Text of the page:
We’ve found that most presidents of firms in the marketing communications industry don’t really understand new business.

ad agency leadership new business

In new business never lose sight of the big picture.

And they don’t like it. They solve this problem by spending their time working in the firm as some type of technical expert. And they delegate the new business function to others who may not understand it either.

For the most part, all marketing firms love the chase, the thrill of being in the hunt, late nights and cold pizza, and then having the opportunity to stand up in front of a prospect and deliver the winning pitch. If I had a nickel for every agency president who told me “just get me in front of em, I’ll do the rest.”

But that’s missing the forest for all the trees. The key to getting “in front of em” and winning is building a relationship with them. Long term nurturing of prospects is NOT something most agency leaders think about. As a result most agencies end up pitching to prospects that are already deep into the review, with little time to build a relationship, much less better understand all the nuances of the brand. And they are now involved in a heavily contested review where up to 20 other marketing firms are all scrambling to make the cut.

What most agency presidents fail to understand is that prospects end up holding reviews because nobody was in there early in the process showing the prospect another way. By the time the prospect is ready to buy, there is no relationship-based agency friend from which he would like to buy.

I mean lets face it; the formal review process needs to change. If more marketing firms took the lead in developing their relationship building skills we would not be subjected to the pain and suffering of giving away ideas for free. All on the whim of a prospect you may have a 1 in 20 chance of winning. In addition, formal reviews can be too expensive for clients. It takes time, management commitment, and in the US, heavy fees for search consultants.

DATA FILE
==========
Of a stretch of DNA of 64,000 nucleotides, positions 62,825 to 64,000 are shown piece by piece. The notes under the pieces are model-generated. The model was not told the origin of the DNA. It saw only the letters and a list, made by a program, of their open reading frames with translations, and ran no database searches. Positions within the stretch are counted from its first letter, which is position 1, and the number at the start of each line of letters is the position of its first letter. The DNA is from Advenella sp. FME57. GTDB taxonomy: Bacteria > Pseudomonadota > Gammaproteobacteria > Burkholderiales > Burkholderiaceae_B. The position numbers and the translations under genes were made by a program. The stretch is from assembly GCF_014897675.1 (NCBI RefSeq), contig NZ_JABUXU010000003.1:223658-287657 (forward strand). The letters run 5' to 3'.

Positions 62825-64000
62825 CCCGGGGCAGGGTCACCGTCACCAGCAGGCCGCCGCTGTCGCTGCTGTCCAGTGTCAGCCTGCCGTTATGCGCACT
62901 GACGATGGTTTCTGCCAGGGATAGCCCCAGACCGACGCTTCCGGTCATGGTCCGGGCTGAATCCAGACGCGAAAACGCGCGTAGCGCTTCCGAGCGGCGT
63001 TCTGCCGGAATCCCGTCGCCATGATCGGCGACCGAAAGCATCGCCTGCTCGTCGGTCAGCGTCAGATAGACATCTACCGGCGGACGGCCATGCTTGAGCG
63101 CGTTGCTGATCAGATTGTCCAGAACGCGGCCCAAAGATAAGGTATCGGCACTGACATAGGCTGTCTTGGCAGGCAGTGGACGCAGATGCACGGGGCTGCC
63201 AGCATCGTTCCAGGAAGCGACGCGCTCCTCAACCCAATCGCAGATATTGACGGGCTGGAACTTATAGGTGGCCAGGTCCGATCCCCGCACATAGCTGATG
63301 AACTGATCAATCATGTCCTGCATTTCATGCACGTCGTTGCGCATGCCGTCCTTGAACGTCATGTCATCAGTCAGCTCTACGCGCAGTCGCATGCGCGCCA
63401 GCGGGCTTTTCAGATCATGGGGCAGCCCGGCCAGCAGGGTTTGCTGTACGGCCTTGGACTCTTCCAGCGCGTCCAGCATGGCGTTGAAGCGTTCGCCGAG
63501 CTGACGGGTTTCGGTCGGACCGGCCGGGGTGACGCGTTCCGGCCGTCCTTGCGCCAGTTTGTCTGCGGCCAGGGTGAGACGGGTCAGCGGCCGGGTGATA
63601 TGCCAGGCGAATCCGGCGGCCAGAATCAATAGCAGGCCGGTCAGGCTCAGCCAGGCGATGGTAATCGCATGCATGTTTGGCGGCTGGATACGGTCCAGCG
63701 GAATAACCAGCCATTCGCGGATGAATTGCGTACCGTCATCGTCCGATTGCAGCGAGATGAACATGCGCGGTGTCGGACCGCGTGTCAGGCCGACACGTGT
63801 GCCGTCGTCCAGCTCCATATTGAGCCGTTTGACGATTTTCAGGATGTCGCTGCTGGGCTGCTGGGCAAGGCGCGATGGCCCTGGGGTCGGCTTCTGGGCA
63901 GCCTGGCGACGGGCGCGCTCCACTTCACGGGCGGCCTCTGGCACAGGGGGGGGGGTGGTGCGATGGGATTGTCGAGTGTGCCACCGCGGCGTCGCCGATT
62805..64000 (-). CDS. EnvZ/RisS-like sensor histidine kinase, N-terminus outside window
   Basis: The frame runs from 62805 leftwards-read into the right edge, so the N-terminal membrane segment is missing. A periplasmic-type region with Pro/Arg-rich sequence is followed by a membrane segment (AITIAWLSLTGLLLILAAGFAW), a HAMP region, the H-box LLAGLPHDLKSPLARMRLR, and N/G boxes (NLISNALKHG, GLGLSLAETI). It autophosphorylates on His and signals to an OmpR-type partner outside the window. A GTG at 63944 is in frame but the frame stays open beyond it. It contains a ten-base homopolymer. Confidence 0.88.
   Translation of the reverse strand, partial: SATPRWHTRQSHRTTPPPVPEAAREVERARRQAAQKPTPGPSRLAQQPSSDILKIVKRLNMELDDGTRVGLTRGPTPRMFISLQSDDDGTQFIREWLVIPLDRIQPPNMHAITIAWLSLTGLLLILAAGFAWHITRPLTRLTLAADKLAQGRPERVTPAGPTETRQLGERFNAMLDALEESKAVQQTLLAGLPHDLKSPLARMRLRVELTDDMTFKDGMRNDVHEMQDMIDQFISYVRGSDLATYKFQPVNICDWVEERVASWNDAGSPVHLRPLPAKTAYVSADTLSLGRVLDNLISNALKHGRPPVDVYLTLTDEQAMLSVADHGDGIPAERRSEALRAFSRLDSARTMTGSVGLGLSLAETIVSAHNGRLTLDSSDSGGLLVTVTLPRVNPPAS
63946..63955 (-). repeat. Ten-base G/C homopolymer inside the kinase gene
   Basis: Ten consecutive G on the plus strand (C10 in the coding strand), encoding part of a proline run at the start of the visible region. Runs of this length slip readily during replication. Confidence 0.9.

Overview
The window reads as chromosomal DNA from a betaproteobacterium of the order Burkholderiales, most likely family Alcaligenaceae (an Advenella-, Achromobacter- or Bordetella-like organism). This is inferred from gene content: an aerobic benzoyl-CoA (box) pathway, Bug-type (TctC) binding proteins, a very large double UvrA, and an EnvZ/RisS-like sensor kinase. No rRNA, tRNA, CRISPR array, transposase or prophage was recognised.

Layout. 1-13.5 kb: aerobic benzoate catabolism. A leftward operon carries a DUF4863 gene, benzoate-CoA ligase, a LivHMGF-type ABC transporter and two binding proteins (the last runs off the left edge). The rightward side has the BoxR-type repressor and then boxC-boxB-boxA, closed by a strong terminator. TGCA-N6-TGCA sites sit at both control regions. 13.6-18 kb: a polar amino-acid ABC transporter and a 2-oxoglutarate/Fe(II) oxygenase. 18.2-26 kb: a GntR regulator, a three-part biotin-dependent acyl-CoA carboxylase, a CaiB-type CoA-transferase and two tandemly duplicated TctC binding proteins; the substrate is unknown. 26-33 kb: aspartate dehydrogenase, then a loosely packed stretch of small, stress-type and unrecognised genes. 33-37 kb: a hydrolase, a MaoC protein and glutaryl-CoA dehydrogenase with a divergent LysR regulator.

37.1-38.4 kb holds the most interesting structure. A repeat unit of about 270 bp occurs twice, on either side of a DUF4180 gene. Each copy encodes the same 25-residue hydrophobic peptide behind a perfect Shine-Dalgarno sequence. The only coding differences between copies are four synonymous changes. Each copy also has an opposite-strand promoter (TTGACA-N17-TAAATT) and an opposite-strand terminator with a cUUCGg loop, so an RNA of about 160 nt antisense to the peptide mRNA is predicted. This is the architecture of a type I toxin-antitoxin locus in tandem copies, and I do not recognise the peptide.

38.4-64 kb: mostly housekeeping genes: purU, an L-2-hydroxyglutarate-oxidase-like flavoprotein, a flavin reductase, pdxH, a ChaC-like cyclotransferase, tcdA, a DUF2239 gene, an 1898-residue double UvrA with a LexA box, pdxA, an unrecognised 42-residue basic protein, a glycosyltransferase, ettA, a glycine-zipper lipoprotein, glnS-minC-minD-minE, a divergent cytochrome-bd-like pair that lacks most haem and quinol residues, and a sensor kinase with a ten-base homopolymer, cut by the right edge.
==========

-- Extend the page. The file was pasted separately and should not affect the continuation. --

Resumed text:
While one of the goals of relationship building is to improve your chances of winning formal reviews, there are additional benefits to nurturing prospects you are interesting in working with. The longer you work to build a relationship, the greater chance you have of closing the business with a fast close. You just need the skills and training needed to recognize where the prospects are in the review, and an understanding of how to move quickly and aggressively to preempt the process. Use that insight you’ve gained from understanding the prospect and building the relationship over time to win quickly, saving the prospect from the long drawn out formal review process. It all starts with the advertising agency prospecting in a consistent, formal way.

Agencies Are Full of Winners.

The type bred for the hunt, the closers, the hawks. But who on your staff holds the responsibility for being the relationship builder? Who has training on how to cultivate and build relationships with a large number of prospects over time? The farmer of leads? This sacred role is the secret to many new business wins over time. Some of the largest account swings in history have been the result of an agency well versed in relationship building and understanding how to close.

Most agencies ignore prospects that are not ready to buy now. Those that don’t ignore relationship building as a critical element of new business have to attempt to swoop in and  convince the prospect on the beauty of their idea, the desire they have to work with their brand, how much they looove them!

This is a losing proposition if some other agency has put the time and effort into relationship building.

In the U.S. it’s called Spark™. The concept is simple. Your firm hires an account handler, called the Agency Spark, whose responsibilities are to build awareness and create relationships over the phone with good prospects. The Spark’s objective is to build awareness and relationships with a large number of prospects. This is a very different role, more friend building, than the traditional new business “sales” role. Over time, awareness grows, relationships grow, your agency grows.


Photo by Wayne Silver and used under creative commons.